In the Interest of R.M.C., a Child Appeal from 407th Judicial District Court of Bexar County (memorandum opinion)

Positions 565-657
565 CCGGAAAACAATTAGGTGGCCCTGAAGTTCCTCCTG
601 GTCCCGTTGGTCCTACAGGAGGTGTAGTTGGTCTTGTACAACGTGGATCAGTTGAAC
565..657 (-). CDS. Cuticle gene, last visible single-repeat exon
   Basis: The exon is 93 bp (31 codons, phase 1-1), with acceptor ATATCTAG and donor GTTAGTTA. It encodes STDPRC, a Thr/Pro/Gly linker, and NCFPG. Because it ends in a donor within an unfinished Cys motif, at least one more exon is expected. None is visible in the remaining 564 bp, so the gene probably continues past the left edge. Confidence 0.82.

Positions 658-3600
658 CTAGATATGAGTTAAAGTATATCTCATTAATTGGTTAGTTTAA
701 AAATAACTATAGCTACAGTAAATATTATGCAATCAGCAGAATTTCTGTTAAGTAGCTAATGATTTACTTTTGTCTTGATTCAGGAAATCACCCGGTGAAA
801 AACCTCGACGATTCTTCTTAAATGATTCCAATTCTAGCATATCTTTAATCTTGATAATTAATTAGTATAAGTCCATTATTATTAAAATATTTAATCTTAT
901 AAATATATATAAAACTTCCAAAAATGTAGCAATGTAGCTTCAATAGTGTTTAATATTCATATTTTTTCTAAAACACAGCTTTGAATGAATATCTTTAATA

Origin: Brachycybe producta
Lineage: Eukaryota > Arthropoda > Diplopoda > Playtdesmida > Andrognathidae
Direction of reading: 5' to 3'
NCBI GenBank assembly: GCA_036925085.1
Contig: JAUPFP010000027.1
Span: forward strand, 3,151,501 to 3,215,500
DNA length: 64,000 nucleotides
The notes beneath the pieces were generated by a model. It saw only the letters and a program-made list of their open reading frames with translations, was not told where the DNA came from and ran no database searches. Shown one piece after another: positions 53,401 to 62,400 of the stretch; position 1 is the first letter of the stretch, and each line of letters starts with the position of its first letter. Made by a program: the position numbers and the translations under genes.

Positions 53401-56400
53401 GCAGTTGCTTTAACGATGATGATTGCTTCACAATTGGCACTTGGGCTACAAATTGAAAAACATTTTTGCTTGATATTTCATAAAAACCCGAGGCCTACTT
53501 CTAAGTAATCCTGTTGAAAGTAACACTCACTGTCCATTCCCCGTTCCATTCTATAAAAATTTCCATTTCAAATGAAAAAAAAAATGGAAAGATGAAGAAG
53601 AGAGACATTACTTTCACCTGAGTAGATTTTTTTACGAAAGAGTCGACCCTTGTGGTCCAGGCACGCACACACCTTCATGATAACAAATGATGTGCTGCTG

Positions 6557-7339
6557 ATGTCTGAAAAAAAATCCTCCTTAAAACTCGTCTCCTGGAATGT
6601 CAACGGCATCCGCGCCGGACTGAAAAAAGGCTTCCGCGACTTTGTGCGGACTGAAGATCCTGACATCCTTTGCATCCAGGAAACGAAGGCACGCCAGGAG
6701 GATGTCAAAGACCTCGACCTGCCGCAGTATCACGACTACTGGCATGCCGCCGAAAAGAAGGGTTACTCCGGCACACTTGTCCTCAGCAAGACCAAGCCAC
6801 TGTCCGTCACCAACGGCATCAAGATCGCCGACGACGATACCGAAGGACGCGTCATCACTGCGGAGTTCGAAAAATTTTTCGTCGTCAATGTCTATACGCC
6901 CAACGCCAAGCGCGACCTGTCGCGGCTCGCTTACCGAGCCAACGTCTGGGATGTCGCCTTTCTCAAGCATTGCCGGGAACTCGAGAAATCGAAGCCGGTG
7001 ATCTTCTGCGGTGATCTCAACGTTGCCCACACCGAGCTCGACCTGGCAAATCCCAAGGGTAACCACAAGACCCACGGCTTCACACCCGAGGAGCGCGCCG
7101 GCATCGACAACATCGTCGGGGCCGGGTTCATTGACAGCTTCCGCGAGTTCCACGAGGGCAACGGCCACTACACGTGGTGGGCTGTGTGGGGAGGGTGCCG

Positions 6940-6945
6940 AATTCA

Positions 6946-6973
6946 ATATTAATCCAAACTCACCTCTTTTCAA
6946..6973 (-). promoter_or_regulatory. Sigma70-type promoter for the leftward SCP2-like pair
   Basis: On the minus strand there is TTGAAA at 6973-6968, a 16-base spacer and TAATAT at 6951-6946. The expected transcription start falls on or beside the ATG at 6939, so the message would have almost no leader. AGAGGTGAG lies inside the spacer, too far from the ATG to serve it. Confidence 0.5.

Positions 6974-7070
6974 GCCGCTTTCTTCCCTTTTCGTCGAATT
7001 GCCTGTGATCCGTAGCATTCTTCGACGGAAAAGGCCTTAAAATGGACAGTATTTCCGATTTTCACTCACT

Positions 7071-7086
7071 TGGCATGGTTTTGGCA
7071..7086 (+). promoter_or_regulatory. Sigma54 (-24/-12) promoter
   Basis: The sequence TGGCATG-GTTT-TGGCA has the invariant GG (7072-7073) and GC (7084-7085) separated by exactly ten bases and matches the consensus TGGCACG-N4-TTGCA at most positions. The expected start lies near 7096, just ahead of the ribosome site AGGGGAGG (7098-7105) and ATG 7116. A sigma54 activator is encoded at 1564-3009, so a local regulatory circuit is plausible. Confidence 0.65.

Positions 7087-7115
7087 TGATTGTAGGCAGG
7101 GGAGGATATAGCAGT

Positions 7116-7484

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Fourth Court of Appeals San Antonio, Texas MEMORANDUM OPINION No. 04-18-00706-CV IN THE INTEREST OF R.M.C., a Child From the 407th Judicial District Court, Bexar County, Texas Trial Court No. 2017-PA-00998 Honorable Charles E. Montemayor, Judge Presiding Opinion by: Rebeca C. Martinez, Justice Sitting: Rebeca C. Martinez, Justice Luz Elena D. Chapa, Justice Liza A. Rodriguez, Justice Delivered and Filed: March 27, 2019 AFFIRMED This is a parental termination case in which appellants, mother (“Mother”) and father (“Father”), separately appeal the trial court’s order terminating their parental rights to their child. On appeal, both Mother and Father argue the evidence is legally and factually insufficient to support the trial court’s finding that termination was in the best interest of the child. We affirm the trial court’s order. BACKGROUND On May 10, 2017, the Texas Department of Family and Protective Services filed a petition to terminate Mother’s and Father’s parental rights to R.M.C. Emergency removal was sought due to the child testing positive for methamphetamines at birth. Mother tested positive for marijuana and methamphetamines at the hospital. 04-18-00706-CV Trial on the merits was held on September 25, 2018. At the time of trial, R.M.C. was approximately sixteen months old. The Department caseworker testified that the Department prepared a service plan for Mother which was made an order of the court. The caseworker testified that Mother was not in compliance with her service plan and had failed to complete a domestic violence program, substance abuse treatment, individual counseling, and had missed all but two of her drug tests. Father was also ordered to complete a family service plan but was not in compliance. He failed to complete a domestic violence program, substance abuse treatment, individual counseling, and couples counseling. The caseworker had a “significant concern” that both parents were engaging in drug use. They did not consistently test for drugs as required. Both Mother and Father were asked to test seven times and tested twice; each tested positive for drugs on one occasion. The caseworker stated that Father tested positive for meth and amphetamines, and Mother tested positive for meth, amphetamines, and cocaine. Neither parent had tested again since their positive drug tests on May 30, 2018. In the caseworker’s opinion, the parents had not addressed their drug issues. The caseworker believed that drug use around a young child such as R.M.C. was a safety concern. The caseworker did not believe the parents were currently capable of providing a stable environment for R.M.C. The caseworker was also concerned about domestic violence in the home based on Father’s prior arrest for family violence where Mother was the victim. The caseworker stated the parents had an appropriate home and Father was employed. They visited their daughter weekly and there were no concerns regarding the appropriateness of the visits; the caseworker had no concerns about the child’s safety during the visits. The child was placed with fictive kin, and the placement was open to adopting the child. The Department attempted to reunify the child with Mother. It is unclear from the testimony, but it appears that on at least one occasion, the child was returned to Mother and Father for monitored return; the child -2- 04-18-00706-CV was removed due to the parents’ refusal to drug test and not living at the residence they had reported to the Department. The caseworker believed that termination of parental rights was in the child’s best interest in order to establish permanency for the child. Father testified that he completed drug treatment and family violence training and individual counseling. He maintained regular visits with the child and had a great, “unimaginable” bond with his daughter. He stated he missed some drug tests because he works a lot, averaging 70-80 hours a week. Father stated he would never use drugs around his daughter. He has an apartment and has lived there approximately six months. Father’s father also testified at trial. He stated Father is loving towards R.M.C. and always wants to be with her. He testified that Mother was also a good parent who tends to R.M.C.’s every need. He asked the court to allow the parents to maintain their parental rights. After hearing the testimony and argument of counsel, the trial court terminated Mother’s parental rights pursuant to section 161.001(b)(1)(O), (P), and (R). See TEX. FAM. CODE ANN. § 161.001(b)(1) (O), (P), (R). The trial court terminated Father’s parental rights pursuant to section 161.001(b)(1)(O) and (P). Id. § 161.001(b)(1)(O), (P). The trial court found that termination of parental rights was in the best interest of the child. Mother and Father separately appealed to this court. STANDARD OF REVIEW AND STATUTORY REQUIREMENTS To terminate parental rights pursuant to section 161.001 of the Family Code, the Department has the burden to prove by clear and convincing evidence: (1) one of the predicate grounds in subsection 161.001(b)(1); and (2) that termination is in the best interest of the child. See id. §§ 161.001, 161.206(a); In re A.V., 113 S.W.3d 355, 362 (Tex. 2003). In this case, the trial court found clear and convincing evidence of three predicate grounds to terminate Mother’s -3- 04-18-00706-CV parental rights and two predicate grounds to terminate Father’s parental rights; the trial court also found termination of both Mother’s and Father’s parental rights was in the best interest of the child. We evaluate the legal and factual sufficiency of the evidence to support the trial court’s findings under the standard of review established by the Texas Supreme Court in In re J.F.C., 96 S.W.3d 256, 266-67 (Tex. 2002). Under this standard, the trial court is the sole judge of the weight and credibility of the evidence, including the testimony of the witnesses. In re H.R.M., 209 S.W.3d 105, 109 (Tex. 2006) (per curiam). DISCUSSION Mother and Father argue the evidence is legally and factually insufficient to support the trial court’s finding that termination was in the best interest of R.M.C. In determining the best interest of a child, courts apply the non-exhaustive Holley factors to shape their analysis. Holley v. Adams, 544 S.W.2d 367, 371-72 (Tex. 1976). Those factors include: (1) the desires of the child; (2) the present and future emotional and physical needs of the child; (3) the present and future emotional and physical danger to the child; (4) the parental abilities of the individuals seeking custody; (5) the programs available to assist these individuals to promote the best interest of the child; (6) the plans held by the individuals seeking custody of the child; (7) the stability of the home of the parent and the individuals seeking custody; (8) the acts or omissions of the parent which may indicate that the existing parent-child relationship is not a proper one; and (9) any excuse for the acts or omissions of the parent. Id. The foregoing factors are not exhaustive, and “[t]he absence of evidence about some of [the factors] would not preclude a factfinder from reasonably forming a strong conviction or belief that termination is in the child’s best interest.” In re C.H., 89 S.W.3d 17, 27 (Tex. 2002). “A trier of fact may measure a parent’s future conduct by his past conduct [in] determin[ing] whether termination of parental rights is in the child’s best interest.” In re E.D., 419 S.W.3d 615, 620 (Tex. App.—San Antonio 2013, pet. denied). -4- 04-18-00706-CV Here, the evidence showed that R.M.C. was born with drugs in her system. As such, the Department’s primary concern in attempting to reunify the child was that the parents engage in and complete substance abuse treatment. Yet despite the requirement of drug testing, the parents failed to submit to testing on five out of seven occasions. And the last time they tested, they were both positive for drugs. See In re L.G.R., 498 S.W.3d 195, 204 (Tex. App.—Houston [14th Dist.] 2016, pet. denied) (noting parent’s drug use supports a finding that termination is in best interest of the child). Their failure to retest after May 2018 supports an inference that they were continuing to use drugs. The evidence further showed both Mother and Father failed to complete most of the services on their family service plans. See In re E.C.R., 402 S.W.3d 239, 249 (Tex. 2013) (in determining the best interest of the child in termination proceedings, the trial court may properly consider that the parent did not comply with the court-ordered family service plan for reunification with the child); In re S.B., 207 S.W.3d 877, 887-88 (Tex. App.—Fort Worth 2006, no pet.) (considering the failure to comply with a family service plan as support for finding that termination is in child’s best interest). Although we are sympathetic to the parents’ efforts to regain custody, we hold the trial court could have, based on the record before us, reasonably formed a firm belief or conviction that termination of Mother’s and Father’s parental rights is in R.M.C.’s best interest. See In re J.F.C., 96 S.W.3d at 266. We therefore hold there is legally and factually sufficient evidence to support the trial court’s best-interest findings. CONCLUSION Based on the foregoing, we affirm the trial court’s order terminating Mother’s and Father’s parental rights. Rebeca C. Martinez, Justice -5-